How to Screen for Breast Cancer
Breast examination: Women should be regularly performing self-examination of the breasts at home. If you are in your reproductive years, do it around the same time each month so that you become familiar with how your breasts feel during that point in your menstrual cycle. Examine each breast and the armpit area with the opposite hand while raising the arm on the same side of the breast over your head. Use a combination of gentle and firm touch. Bring any lumps or hard spots to the attention of your doctor, who can also perform a physical examination in the office.
Mammograms: Regular mammograms are recommended for women beginning at age 45, or at age 40 if desired by the patient. This is a screening test that is essentially an X-ray of both breasts. Mammograms can detect suspicious lesions including tumors and clusters of calcium. They have been found to reduce the mortality from breast cancer, likely because they help catch cancer at an earlier stage. If you are a woman age 45 or older, be sure to get regular mammograms. Talk to your doctor about the risks and benefits if you are between 40 and 44.
Magnetic resonance imaging: Breast MRI is not done on patients with an average risk of breast cancer but is instead generally reserved as a screening test for patients who are at higher risk. These include women with BRCA1 or BRCA2 mutations or who have a parent, sibling or child with breast cancer. If you are at higher risk of breast cancer, you may benefit from regular screening with both mammography and MRI.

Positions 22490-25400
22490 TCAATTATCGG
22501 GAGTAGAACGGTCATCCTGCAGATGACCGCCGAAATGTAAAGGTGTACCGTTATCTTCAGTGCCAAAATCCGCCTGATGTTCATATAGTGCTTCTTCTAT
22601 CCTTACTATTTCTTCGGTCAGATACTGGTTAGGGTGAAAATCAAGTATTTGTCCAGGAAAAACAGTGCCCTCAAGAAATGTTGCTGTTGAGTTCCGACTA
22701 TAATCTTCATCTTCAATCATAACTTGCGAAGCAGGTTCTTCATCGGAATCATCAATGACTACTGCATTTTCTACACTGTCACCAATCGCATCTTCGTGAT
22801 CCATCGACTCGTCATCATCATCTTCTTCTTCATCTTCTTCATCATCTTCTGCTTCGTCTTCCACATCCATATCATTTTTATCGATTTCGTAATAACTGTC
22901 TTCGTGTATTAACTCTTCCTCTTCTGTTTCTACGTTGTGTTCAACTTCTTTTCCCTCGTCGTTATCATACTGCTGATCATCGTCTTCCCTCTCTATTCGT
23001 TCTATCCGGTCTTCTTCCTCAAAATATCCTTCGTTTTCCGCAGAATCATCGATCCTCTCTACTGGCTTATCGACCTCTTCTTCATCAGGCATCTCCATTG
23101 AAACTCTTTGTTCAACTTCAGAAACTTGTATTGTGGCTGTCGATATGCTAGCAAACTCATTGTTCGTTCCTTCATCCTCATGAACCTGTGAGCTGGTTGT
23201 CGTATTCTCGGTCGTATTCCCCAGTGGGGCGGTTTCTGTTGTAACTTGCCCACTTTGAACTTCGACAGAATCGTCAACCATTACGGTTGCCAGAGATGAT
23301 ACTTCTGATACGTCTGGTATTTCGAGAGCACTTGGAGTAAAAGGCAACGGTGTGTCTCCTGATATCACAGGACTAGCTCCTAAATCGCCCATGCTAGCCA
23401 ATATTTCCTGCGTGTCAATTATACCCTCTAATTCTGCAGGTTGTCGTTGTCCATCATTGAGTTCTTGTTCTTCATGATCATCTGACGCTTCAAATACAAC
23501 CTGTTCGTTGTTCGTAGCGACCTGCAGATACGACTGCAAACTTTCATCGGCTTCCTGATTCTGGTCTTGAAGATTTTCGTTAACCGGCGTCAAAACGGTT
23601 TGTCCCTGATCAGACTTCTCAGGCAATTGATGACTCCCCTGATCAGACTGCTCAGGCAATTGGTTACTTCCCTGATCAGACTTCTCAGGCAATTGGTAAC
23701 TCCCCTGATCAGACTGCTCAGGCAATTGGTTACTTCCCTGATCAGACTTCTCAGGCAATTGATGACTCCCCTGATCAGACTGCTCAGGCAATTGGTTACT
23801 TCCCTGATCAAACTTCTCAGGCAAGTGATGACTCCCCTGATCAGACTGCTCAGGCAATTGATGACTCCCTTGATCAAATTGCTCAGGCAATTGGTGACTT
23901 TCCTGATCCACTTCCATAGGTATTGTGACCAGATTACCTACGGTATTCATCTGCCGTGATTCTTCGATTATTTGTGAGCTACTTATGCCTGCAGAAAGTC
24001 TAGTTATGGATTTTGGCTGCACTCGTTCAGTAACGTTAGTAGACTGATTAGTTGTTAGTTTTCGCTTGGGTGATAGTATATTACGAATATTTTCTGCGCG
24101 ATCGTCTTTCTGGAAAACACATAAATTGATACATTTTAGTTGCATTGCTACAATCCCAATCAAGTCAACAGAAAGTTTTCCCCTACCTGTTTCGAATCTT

How to Treat Breast Cancer
Breast biopsy: You have gotten a biopsy, and the report comes back: you have breast cancer! There are some questions you need to ask. Is the cancer invasive or non-invasive? What is the grade? Does it express estrogen and progesterone receptors? What about HER2? These questions should all be answered on the pathology report.
Surgery: Surgical removal of the cancer is critical to your treatment. The surgeon will want to make sure that all the cancer is removed and the margins are clear. Some patients will choose to undergo mastectomy or even a double-mastectomy, with the removal of both cancerous and non-cancerous breast tissue. You will need to decide what is the best choice for you.
Radiation therapy: Radiation therapy is a localized treatment that may be recommended after surgery to eradicate any remaining tumor cells in the breast or armpit area.
Chemotherapy: One or more chemotherapy drugs may be used to eliminate any remaining cancer cells or to prevent the cancer from coming back. Especially if you have more advanced disease, such as spread to other parts of your body, you will want to consider chemotherapy.
Hormonal therapy: Hormone therapy is an important part of treatment for breast cancers that express estrogen receptor and progesterone receptor. There are several kinds of therapies; they work by reducing the amount of estrogen in the body or by blocking the effects of estrogen on cancer cells.
By following the above recommendations, women can take charge of their health by taking concrete steps to lower their chances of getting breast cancer, understand how to screen for it (especially if they are over 40 years of age), and understand how to treat it if they are diagnosed.